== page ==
No family should have to choose between quality and affordability when it comes to care
December 9, 2019
Children Now® Insider: Stories, News, And Insights On Children’s Advocacy
For more information on our blog, contact Adrienne Bell at firstname.lastname@example.org
Editor’s note: after publishing this article we received a note from a reader inquiring about how high-quality family child care homes were a part of the landscape of child care that is provided in California. This article referenced a mixed child care delivery system and focused on the need for additional state investment in high-quality and accessible child care generally, inclusive of both center-based and family child care homes.
High-quality child care that meets the needs of working parents, and sets children on a path to academic and future success is critical to California’s future. However, few low-income families can afford high-quality child care without assistance, and the availability of child care, let alone high-quality child care, across the state is insufficient to meet need.
The cost of child care in America as a whole, and in California specifically, is stunning. According to a recent report from Child Care Aware of America:
- California is the least-affordable state for center-based infant child care, with families spending approximately 17.6 percent of their annual income on child care;
- The annual cost of infant child care – an average of $16,542 – exceeds annual in-state tuition fees at a public university; and
- In California (and 38 other states), the annual cost of center-based child care for two children – an infant and a four-year-old – exceeds average annual mortgage payments.
Across the state, the vast majority of families, especially families with babies, cannot afford high-quality child care on their own. More California women are working than ever before. Over the last fifty years, California mothers’ participation in the labor force has risen from 38 to 66 percent. In addition, women are playing an increasingly important role as breadwinners within households, up from 26 to 55 percent. Yet, women still consistently earn less than men and are more likely to live in poverty, especially black, Native American and Latina women. More than 62 percent of babies are born into low-income households, and an estimated 21 percent of all children are growing up in poverty. Although most families qualify for child care assistance, the state has failed to scale subsidy programs and currently fewer than 14 percent of income-eligible infant and toddlers have access to subsidized child care. As a result, the vast majority of families struggle to find consistent, affordable quality child care that allows them to work.
This struggle is compounded by the fact that because California does not consistently incorporate research-based standards into child care regulations, families do not have equitable access to high-quality programs. As a result, many families, especially low-income families, find what child care they can. No parent should have to choose between quality and affordability when it comes to caring for their child, and yet, this is the precise situation that too many California families find themselves facing.
There are good reasons why California should not only increase access to child care, but also ensure that it is of the highest quality in a variety of settings that meet family needs. Research shows that high-quality child care programs not only provide critical support for parents to work, they also boost children too. Nobel Laureate Economist James Heckman found that every dollar spent on high-quality, birth-to-five programs for low-income children delivers a 13 percent annual return on investment. Dr. Heckman analyzed a wide variety of life outcomes, such as health, crime, income, and schooling. In particular, he found that high-quality child care created a two-generation effect on workforce. Kids were better off as adults in the long-term because of gained social and educational capital, and in the short-term maternal education, labor force participation, and parental income increased. Many of the mothers in this data set were single, making employment critical for their upward mobility and child care critical for employment.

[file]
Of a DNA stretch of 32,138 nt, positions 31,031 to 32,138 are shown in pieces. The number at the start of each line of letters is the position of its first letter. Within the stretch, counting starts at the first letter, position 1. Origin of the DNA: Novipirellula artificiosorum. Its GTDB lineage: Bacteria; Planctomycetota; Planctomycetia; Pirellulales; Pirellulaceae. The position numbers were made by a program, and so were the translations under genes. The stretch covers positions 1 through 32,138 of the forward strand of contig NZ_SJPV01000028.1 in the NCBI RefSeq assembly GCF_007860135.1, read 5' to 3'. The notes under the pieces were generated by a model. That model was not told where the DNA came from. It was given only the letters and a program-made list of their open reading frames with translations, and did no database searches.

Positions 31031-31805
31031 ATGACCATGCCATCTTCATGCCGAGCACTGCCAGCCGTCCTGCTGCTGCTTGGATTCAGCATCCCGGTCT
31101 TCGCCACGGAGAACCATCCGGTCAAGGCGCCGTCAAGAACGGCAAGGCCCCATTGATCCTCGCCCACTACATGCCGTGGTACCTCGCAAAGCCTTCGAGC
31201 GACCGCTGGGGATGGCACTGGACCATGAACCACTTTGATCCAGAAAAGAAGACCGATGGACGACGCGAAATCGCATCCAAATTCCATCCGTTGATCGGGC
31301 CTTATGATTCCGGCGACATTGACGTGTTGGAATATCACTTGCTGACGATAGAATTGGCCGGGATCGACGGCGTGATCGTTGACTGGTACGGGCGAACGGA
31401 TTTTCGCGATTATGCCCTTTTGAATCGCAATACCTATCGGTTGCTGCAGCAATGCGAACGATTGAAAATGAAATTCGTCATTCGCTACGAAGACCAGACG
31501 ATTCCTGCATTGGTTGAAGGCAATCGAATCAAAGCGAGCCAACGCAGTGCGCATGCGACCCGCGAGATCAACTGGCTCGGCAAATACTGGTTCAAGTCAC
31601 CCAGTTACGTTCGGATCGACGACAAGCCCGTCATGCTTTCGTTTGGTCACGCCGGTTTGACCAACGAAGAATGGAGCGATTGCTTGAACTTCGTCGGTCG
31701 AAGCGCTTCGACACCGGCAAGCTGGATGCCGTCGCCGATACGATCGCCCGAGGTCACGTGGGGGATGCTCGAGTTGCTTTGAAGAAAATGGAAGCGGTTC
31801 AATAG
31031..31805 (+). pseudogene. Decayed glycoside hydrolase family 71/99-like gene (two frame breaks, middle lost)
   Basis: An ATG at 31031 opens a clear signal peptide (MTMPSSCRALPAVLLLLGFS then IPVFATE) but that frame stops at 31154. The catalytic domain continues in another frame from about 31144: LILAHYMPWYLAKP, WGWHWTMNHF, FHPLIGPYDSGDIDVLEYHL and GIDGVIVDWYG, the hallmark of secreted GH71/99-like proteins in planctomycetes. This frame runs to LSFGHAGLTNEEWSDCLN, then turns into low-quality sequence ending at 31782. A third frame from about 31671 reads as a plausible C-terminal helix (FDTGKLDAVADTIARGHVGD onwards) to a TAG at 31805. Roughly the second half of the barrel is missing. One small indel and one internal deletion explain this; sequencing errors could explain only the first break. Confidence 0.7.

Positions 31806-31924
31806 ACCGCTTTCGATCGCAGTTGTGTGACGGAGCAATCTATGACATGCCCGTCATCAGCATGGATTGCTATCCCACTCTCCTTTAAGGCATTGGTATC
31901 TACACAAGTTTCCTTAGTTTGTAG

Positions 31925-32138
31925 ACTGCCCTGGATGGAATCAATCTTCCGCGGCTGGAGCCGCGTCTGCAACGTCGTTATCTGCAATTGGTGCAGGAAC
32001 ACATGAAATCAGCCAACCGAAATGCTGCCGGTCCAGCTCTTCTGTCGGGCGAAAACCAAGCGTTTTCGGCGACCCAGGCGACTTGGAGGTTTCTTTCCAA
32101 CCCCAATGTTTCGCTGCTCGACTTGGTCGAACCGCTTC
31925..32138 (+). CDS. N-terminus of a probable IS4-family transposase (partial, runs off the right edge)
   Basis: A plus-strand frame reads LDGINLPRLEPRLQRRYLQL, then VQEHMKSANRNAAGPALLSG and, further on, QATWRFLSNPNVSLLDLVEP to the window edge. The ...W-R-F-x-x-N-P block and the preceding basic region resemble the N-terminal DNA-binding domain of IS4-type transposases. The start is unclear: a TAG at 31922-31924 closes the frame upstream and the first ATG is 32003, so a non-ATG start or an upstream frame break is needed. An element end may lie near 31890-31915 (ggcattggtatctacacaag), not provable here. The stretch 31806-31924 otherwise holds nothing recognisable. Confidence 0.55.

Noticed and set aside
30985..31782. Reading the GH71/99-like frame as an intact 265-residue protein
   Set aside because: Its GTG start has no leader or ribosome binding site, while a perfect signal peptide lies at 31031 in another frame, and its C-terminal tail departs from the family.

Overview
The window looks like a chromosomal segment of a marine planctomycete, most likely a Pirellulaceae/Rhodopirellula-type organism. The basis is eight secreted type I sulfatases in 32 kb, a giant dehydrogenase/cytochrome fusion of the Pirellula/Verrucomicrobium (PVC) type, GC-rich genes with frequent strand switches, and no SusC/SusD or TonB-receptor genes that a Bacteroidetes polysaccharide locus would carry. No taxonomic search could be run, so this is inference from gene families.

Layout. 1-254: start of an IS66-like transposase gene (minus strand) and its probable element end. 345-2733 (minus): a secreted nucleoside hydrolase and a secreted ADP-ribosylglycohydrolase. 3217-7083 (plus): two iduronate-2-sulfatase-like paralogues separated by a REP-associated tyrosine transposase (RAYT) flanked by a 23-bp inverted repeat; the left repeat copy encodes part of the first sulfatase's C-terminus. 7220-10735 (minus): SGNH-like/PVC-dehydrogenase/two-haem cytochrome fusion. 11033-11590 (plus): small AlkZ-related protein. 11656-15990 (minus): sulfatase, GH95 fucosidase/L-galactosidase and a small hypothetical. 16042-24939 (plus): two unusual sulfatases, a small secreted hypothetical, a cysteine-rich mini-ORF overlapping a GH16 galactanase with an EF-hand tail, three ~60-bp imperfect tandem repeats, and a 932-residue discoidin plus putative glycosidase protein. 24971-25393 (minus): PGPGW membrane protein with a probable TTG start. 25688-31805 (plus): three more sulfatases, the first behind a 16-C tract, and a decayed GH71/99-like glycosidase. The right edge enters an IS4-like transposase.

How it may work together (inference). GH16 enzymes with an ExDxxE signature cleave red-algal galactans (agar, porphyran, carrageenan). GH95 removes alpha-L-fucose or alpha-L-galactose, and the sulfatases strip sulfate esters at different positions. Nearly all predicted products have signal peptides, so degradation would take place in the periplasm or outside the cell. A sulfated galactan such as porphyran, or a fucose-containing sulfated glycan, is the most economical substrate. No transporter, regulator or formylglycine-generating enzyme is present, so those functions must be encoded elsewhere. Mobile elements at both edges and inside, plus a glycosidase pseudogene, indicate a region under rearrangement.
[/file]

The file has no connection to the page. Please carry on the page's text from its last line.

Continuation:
In a high cost state like California, ensuring that all income-eligible parents have access to subsidized child care will significantly reduce families’ financial burden and enable parents to work. In fact, findings from a recent Public Policy Institute of California report show that expanding access to full-time care to all low-income children could lower child poverty by up to 24 percent. Additionally, for the success of the next generation, the state should ensure that while parents are at work, children are learning, growing and safe in high-quality child care settings with well-trained, well-supported providers.
While California has taken significant steps in the last few years toward increasing funding for early care and education programs, there is more that needs to be done. In the short-term, policymakers should increase the number of infants and toddlers that receive state-funded child care, while also investing in the infrastructure and workforce development necessary to provide high-quality care in a variety of settings. By ensuring that all California kids, especially those who are most disadvantaged by economic inequality and race-based health and education disparities, received the right kind of help at the right time to promote families’ economic self-sufficiency and children’s lifelong success.
Editor’s Note: This is the final blog post in the Talk the Tot campaign; thank you for following along these past few months! To see all the Talk the Tot content, visit our web page. You can also review Talk the Tot social media posts on Twitter, Facebook and Instagram.